2020-02-19 12:20:11 - 11

The relationship between the resident and the preceptor and shared responsibility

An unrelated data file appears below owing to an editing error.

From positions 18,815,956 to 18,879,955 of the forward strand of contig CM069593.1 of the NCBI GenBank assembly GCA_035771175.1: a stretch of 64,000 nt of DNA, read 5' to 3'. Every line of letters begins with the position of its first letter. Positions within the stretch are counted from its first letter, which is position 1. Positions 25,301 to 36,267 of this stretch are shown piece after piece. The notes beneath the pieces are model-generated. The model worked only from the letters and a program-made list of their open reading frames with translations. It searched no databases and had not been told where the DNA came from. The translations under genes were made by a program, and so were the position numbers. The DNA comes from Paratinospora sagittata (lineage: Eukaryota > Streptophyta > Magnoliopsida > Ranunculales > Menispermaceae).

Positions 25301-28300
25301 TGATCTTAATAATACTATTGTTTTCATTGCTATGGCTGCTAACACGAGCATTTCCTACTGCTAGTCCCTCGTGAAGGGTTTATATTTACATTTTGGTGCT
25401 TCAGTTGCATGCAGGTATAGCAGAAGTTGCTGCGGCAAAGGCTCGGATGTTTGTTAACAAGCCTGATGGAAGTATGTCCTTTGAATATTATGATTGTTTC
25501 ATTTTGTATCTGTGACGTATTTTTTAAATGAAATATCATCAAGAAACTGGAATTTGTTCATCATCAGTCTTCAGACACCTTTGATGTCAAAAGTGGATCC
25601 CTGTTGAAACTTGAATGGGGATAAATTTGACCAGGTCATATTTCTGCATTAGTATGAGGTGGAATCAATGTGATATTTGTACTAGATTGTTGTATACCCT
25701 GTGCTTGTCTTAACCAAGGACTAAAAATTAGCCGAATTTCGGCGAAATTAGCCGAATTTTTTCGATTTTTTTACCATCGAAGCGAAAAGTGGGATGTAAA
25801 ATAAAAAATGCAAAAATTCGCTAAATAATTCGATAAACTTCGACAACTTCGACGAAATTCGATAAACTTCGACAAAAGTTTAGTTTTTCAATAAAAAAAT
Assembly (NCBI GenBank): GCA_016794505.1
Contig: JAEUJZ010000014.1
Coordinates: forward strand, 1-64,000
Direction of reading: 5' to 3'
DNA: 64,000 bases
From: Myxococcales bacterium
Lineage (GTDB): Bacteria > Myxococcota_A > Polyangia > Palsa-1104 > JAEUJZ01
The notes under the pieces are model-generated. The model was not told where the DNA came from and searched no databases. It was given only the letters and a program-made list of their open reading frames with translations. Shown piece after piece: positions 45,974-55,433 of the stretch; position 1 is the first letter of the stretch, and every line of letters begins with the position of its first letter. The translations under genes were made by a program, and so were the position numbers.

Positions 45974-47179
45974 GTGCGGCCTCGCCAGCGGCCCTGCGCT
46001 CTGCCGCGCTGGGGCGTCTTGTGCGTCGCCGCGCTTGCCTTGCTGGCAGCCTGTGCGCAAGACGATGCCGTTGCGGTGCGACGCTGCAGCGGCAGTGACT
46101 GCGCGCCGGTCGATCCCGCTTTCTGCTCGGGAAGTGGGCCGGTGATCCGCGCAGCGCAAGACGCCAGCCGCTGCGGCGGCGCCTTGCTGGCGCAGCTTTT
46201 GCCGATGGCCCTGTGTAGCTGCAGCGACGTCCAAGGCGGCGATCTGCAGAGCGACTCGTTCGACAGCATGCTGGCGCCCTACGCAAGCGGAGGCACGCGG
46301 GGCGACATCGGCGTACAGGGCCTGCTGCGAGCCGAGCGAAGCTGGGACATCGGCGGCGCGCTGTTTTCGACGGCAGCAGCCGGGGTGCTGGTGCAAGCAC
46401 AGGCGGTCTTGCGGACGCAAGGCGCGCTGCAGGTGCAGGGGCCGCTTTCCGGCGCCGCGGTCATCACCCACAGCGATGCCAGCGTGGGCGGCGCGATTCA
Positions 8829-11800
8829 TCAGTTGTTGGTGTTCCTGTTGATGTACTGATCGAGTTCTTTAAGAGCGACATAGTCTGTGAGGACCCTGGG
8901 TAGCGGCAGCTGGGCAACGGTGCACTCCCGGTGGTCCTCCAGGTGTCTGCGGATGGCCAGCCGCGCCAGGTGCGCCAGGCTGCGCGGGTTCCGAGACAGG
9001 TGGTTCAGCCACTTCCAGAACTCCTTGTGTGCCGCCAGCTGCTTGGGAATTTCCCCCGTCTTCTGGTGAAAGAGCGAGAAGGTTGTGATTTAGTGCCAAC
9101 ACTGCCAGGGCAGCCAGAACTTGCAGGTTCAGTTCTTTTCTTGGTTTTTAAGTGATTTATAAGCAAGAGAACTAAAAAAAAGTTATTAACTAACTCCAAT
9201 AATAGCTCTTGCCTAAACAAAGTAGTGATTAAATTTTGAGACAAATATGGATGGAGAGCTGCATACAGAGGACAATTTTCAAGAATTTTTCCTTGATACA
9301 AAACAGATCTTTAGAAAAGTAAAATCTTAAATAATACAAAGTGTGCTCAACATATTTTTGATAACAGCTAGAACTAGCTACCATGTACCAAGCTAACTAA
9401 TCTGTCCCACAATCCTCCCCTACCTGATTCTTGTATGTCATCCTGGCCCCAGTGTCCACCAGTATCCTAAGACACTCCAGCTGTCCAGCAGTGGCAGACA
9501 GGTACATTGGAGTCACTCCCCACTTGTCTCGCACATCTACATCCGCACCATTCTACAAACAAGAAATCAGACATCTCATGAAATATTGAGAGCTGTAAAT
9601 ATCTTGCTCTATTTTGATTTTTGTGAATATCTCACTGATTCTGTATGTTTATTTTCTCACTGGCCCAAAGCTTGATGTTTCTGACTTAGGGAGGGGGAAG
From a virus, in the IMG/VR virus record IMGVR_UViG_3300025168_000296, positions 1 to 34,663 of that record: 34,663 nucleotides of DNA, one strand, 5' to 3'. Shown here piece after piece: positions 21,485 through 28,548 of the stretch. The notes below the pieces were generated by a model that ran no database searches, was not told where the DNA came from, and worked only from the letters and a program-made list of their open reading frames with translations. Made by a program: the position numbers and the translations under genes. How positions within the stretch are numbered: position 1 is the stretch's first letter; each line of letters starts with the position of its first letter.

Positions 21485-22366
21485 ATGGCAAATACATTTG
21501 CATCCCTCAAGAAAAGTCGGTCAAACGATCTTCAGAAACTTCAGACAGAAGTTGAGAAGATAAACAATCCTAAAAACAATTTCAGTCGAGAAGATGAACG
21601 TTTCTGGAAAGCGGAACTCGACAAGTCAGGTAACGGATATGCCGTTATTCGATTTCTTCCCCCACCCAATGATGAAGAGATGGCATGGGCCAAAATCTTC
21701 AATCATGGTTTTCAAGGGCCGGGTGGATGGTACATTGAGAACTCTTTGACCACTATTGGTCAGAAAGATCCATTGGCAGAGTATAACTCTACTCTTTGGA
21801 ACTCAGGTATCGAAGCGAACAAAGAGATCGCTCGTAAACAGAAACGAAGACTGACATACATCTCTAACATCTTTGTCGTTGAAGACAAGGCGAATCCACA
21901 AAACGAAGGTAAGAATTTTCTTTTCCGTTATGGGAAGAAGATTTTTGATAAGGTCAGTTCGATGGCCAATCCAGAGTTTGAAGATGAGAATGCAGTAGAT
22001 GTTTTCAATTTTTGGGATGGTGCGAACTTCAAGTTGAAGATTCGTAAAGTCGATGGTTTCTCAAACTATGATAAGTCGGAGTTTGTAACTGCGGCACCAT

Medical residency is a modality of postgraduate teaching, characterized by in-service training, under the guidance of professionals with high ethical and professional qualifications. Within the scope of this relationship, therefore, it is essential to supervise the teaching of residents, thus creating a preceptor-apprentice/student-teacher bond. Thus, as the preceptor is the supervisor of medical procedures and is responsible for the distribution of activities, it is up to him to demonstrate and guide, assessing the progression of the resident's skills, and then delegate more complex tasks, establishing responsibilities and action strategies. In this sense, it should be noted that in the Competence Matrix of Radiology and Diagnostic Imaging, approved by the CNRM and prepared jointly with the CBR, the purpose of residency in the area of Radiology is to train specialists to work in all forms of medical imaging, so that each year of residency more complex activities are proposed to develop each of the skills of future specialists. Despite all supervision and guidance, it is the understanding of CFM that the Resident Physician has the necessary knowledge to treat the patient and assumes direct responsibility for the consequences resulting from his/her actions. On the other hand, we have the preceptor's ethical responsibility for medical acts performed by Residents under his supervision, called Shared Responsibility. In this sense, CFM opinions (CFM opinions nº: 13/2002 and 3/1992) and the CRM's recognize the shared responsibility between the preceptor and the resident physician in the practice of the medical act performed during training in the medical residency program. It should be clarified that the expression “Medical Residency” object of this article must be faced broadly, lato sensu, thus contemplating the improvement courses. Furthermore, it should be noted that even if the resident doctor can perform the examination and prepare/sign the report autonomously, due to this need for supervision inherent in the Residency Program, which generates a shared responsibility, it is prudent to review the report and of the work developed, with the respective signature, by the preceptor, holder of specialization in radiology. As the responsibility is shared, both the Resident Doctor and the Preceptor are liable to respond ethically civilly and even criminally for medical acts performed, and the review of the report and signature of both professionals will be able to define, in a safer way, those responsible for the its elaboration and supervision, attributing eventual responsibility to those who effectively participated – or should have participated – in the accomplishment of the act. CBR Legal Advice
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